September 2 is an auspicious date for Grandfather Mountain.
Sixty-seven years ago, it marked the opening of the world-famous Mile High Swinging Bridge.
In 2019, it saw the nonprofit nature park break ground on its most ambitious project since — the Conservation Campus.
Here, guests will experience the Wilson Center for Nature Discovery, featuring all new state-of-the-art museum exhibits (designed by PGAV Destinations of St. Louis, Missouri), as well as outdoor learning spaces, an amphitheater and a botanical garden.
“We’re working to share the wonders of Grandfather Mountain in ways that are broader and deeper than ever before,” said Jesse Pope, president and executive director of the Grandfather Mountain Stewardship Foundation, the nonprofit organization that owns and operates the Linville, N.C., nature park.
Designed by Boone-based Coffey Architecture, the Wilson Center — named for benefactors Bob and Susan Wilson — will nearly double the size of the park’s current Nature Museum and feature 10,000 square feet of new education space, three classrooms for smaller groups and increased capacity for larger groups and restoration of the ADA-accessible auditorium.
Meanwhile, outside the center, guests will enjoy new outdoor learning spaces, including an amphitheater with terraced seating and a pavilion. New office space will help park educators and animal habitats staff prepare and support new, enhanced educational programs, while larger, more modern food service facilities will allow for catering and serving educational groups, as well as expanded capacity for hosting conferences, seminars, receptions and community events.
“Whether it’s schoolchildren coming for a field trip or conservation experts visiting together to share new knowledge, guests will gain an even greater appreciation of nature and become even more passionate about protecting and preserving it,” Pope said.
The project is estimated to be completed between 18 and 24 months, with the park remaining open for the duration.
The groundbreaking ceremony saw a gathering of park supporters, elected officials, benefactors, staff, volunteers and more, including Gordon Warburton, president of the Grandfather Mountain Stewardship Foundation board of directors.
Warburton noted that the park and its conservation efforts stand firmly on the foundation of park founder Hugh Morton’s vision for the mountain.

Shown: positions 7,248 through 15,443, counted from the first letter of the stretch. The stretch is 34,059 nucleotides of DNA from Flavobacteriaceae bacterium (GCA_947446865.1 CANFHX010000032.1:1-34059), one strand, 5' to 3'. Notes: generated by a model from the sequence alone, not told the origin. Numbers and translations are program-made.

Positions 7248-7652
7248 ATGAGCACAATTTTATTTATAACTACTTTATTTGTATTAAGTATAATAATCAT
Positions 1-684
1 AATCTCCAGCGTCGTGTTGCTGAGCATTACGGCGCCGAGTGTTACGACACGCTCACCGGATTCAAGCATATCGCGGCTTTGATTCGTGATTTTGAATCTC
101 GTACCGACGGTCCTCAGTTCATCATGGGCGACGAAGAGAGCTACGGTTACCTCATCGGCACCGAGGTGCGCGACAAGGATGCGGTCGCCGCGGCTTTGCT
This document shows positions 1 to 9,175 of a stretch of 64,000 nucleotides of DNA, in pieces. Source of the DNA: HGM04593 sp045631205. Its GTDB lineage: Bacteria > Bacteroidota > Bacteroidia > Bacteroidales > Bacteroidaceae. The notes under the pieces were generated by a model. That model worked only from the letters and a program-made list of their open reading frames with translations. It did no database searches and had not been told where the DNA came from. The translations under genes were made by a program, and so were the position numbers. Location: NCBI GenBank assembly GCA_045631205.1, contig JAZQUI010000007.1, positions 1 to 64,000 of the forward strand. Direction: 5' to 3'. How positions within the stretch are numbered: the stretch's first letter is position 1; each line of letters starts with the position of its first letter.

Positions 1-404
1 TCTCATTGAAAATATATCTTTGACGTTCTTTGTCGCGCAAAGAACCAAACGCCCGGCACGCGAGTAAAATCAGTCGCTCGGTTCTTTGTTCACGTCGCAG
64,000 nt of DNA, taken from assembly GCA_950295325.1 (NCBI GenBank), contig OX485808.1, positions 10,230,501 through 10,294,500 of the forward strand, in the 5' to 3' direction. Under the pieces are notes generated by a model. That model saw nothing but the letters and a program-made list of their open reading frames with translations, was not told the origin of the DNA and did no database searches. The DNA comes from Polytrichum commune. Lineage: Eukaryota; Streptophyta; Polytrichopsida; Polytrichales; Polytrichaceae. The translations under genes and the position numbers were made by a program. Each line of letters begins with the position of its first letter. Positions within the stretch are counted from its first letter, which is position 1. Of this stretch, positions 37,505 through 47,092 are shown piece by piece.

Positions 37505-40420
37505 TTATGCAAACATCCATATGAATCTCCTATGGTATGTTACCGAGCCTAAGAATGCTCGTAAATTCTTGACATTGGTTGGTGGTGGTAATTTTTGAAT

“Mr. Morton was a true conservationist, and he worked tirelessly out of his love for this mountain, and love for this mountain is something that we all share here,” he said. “Grandfather Mountain has always been a source of inspiration and a place where people come and discover the beauty and splendor of nature, and we’re taking that a step further here with this project.”
The project comes with a price tag of $5.5 million, of which $4.7 million has already been raised through the Fulfilling Promises Capital Campaign.
Major donations come courtesy of Bob and Susan Wilson, Paul and Susie O’Connell, Luther H. Hodges Jr., David and Cathy Thompson, Ginny Burton, Monroe and Becky Cobey, the A.J. Fletcher Foundation, Joseph and Terry Williams, the William Rose Family, the Dickson Foundation, Frank and Mary Cain Driscoll, Connie and John McLendon, and Kelly and Meredith Graves.
“I’m fortunate in that the Lord gave me great parents that directed me and helped me acquire the ability to pay something back to him, and that’s the way we look at,” Bob Wilson said. “We’re giving this. It’s something for this community. Grandfather Mountain is a unique mountain, a unique ecological center … and this is about taking our young kids and letting them learn about it. It’s something that I think we need in our country more now than … ever.”
Phillip Barrier, Avery County manager, who also attended the groundbreaking, agrees.
“It (the conservation campus) is going to benefit the children of North Carolina, South Carolina, Virginia and beyond,” he said. “This is great. It’s about Avery County being on the map once again, and (Bob Wilson) is right — nature is something people need to get back to and teach their children about, because generations to come need to protect and take care of our beautiful mountains.”
U.S. Rep. Virginia Foxx attended the ceremony and echoed Wilson’s and Barrier’s comments on the importance of Grandfather’s educational mission.
“The opportunities are limitless in terms of the education value here,” Foxx said. “Having grown up in the mountains and making the decision long ago to live here the rest of my life, I am so pleased to see a facility like this is going to be available to people from all over the world. It’s fabulous, and I commend everybody involved for putting it together.”
One such person is Hunter Coffey, architect and owner of Coffey Architecture. During the ceremony, he called the task “a personal and professional privilege.”
“This nature center is precisely the sort of meaningful project with which I’d hoped to become involved,” he said. “Visitors centers, nature centers are special places, which offer the designer specific challenges and opportunities. They’re meant to enhance one’s understanding and experience of a place, while, at the same time, not upsetting that place by being located in it. Achieving this goal can be like threading a needle, but it’s a challenge we’ve embraced.”
To learn more about the Conservation Campus, the Fulfilling Promises campaign and how to help, visit www.grandfather.com/fulfillingpromises.
The not-for-profit Grandfather Mountain Stewardship Foundation strives to inspire conservation of the natural world by helping guests explore, understand and value the wonders of Grandfather Mountain. For more information, call 800-468-7325, or plan a trip at www.grandfather.com.